Posted on: 13 July 2016
If someone has asked you to be the executor of their estate, it's not something you should take lightly, especially if you're not sure what the job entails. Your basic obligations will be to make sure that the proceeds from the estate are distributed in accordance with the will. That's the short answer. The long version of what your responsibilities will be is somewhat more complex. Here are three responsibilities you'll have if you accept the calling to be executor of the will.
File a Copy of the Will with the Probate Court
As the executor of the will, your first order of business will be to file a copy of the will with the probate court. Even if the will does not need to proceed through probate, it will still need to be filed with the courts. This will ensure that that the courts are aware of the actions that are being taken in regards to the estate. Once you have a copy of the will, you will also have to determine how the assets are to be divided amongst the beneficiaries.
Make Formal Notification of the Death
As executor of the will, you will need to notify all banks, creditors and government agencies regarding the decedent – person who passed away. Banks and creditors will need to be notified so that they can close accounts and make claims against the estate for any money that's owed. The Social Security Administration will need to be informed so that they can process a death-benefit payment to the next-of-kin. If the decedent was receiving social security benefits at the time of their passing, the Social Security Administration will also cancel all future benefit payments.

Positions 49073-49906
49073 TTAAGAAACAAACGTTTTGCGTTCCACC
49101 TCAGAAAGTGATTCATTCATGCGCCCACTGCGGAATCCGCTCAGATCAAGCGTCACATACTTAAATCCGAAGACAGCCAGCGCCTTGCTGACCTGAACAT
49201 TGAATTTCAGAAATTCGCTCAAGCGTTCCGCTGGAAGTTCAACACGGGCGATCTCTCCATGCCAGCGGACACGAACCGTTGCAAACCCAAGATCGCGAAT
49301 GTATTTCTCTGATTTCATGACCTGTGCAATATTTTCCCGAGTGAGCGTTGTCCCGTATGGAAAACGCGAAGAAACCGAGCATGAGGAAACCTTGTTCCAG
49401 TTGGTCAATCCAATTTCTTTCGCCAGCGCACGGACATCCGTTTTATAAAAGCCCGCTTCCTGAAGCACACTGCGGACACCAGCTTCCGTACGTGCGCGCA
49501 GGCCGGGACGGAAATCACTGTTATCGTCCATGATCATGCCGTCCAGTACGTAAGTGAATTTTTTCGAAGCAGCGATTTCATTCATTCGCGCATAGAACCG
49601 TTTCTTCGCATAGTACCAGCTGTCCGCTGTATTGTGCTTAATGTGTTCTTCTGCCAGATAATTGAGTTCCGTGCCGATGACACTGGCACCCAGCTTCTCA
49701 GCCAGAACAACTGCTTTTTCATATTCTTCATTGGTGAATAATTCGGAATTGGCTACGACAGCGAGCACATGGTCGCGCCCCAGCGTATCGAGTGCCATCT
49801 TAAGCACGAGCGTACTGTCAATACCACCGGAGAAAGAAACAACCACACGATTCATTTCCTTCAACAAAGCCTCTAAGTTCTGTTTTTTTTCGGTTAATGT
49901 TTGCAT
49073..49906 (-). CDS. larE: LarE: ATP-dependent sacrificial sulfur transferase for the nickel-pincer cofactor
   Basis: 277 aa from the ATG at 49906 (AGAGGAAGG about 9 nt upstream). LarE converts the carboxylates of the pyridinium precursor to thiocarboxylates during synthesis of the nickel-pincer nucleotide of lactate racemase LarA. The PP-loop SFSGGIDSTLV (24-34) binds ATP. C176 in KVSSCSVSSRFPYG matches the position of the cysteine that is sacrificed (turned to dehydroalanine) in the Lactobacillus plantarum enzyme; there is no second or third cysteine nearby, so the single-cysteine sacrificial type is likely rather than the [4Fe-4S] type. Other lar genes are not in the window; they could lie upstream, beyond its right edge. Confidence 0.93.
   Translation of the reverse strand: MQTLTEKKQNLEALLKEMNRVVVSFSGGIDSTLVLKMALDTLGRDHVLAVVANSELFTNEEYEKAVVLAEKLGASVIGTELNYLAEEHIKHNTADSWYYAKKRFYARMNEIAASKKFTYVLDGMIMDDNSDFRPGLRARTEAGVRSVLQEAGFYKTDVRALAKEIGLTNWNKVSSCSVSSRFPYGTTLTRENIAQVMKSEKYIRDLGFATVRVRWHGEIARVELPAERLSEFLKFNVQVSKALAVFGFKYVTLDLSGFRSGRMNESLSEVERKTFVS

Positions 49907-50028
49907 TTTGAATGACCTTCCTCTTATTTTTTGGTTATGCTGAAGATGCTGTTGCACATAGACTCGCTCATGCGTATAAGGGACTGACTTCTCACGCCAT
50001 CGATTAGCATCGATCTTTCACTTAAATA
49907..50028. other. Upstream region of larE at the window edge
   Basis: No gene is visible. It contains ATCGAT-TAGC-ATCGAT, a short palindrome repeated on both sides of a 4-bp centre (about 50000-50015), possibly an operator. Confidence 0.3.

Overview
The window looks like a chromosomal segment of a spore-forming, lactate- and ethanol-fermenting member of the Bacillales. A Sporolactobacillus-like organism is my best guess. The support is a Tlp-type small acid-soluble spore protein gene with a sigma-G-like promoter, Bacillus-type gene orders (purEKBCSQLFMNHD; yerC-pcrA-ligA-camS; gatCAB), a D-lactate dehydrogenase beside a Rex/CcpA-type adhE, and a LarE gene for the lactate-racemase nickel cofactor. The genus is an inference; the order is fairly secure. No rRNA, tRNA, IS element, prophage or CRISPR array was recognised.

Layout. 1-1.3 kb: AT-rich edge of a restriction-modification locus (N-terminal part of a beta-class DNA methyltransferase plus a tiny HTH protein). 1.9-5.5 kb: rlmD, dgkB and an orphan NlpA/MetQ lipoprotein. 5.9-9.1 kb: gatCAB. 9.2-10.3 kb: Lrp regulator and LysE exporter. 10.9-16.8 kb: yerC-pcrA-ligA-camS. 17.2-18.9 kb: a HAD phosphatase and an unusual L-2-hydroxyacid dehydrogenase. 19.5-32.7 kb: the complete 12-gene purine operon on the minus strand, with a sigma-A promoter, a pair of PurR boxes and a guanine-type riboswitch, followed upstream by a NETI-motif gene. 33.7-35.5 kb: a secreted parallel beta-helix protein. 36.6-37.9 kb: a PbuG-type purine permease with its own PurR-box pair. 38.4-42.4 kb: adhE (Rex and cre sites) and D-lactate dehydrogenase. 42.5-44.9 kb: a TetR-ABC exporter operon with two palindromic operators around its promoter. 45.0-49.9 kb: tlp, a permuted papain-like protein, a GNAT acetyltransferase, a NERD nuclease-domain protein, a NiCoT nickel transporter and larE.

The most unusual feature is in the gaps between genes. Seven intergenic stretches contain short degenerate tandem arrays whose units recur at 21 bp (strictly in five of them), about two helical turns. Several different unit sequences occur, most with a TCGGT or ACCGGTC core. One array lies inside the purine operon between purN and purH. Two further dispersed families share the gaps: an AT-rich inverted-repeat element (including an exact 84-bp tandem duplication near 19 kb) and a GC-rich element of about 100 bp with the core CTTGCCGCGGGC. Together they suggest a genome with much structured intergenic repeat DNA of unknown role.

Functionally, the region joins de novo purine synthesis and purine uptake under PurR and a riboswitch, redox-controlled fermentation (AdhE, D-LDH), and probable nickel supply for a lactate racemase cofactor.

Set Up a Special Bank Account
Once the decedent's bank account is closed, you'll need to open a special account that will hold additional assets that might come in to the estate, such as final paychecks. This account will also be used to continue paying mortgage payments or other payments that will need to be paid during the probate process.
If you've been asked to be the executor of a will, you need to make sure you understand the duties that you'll be required to carry out. If you have other questions or concerns about the responsibilities involved in being the executor of a will, be sure to sit down and discuss your concerns with an estate planning attorney.Share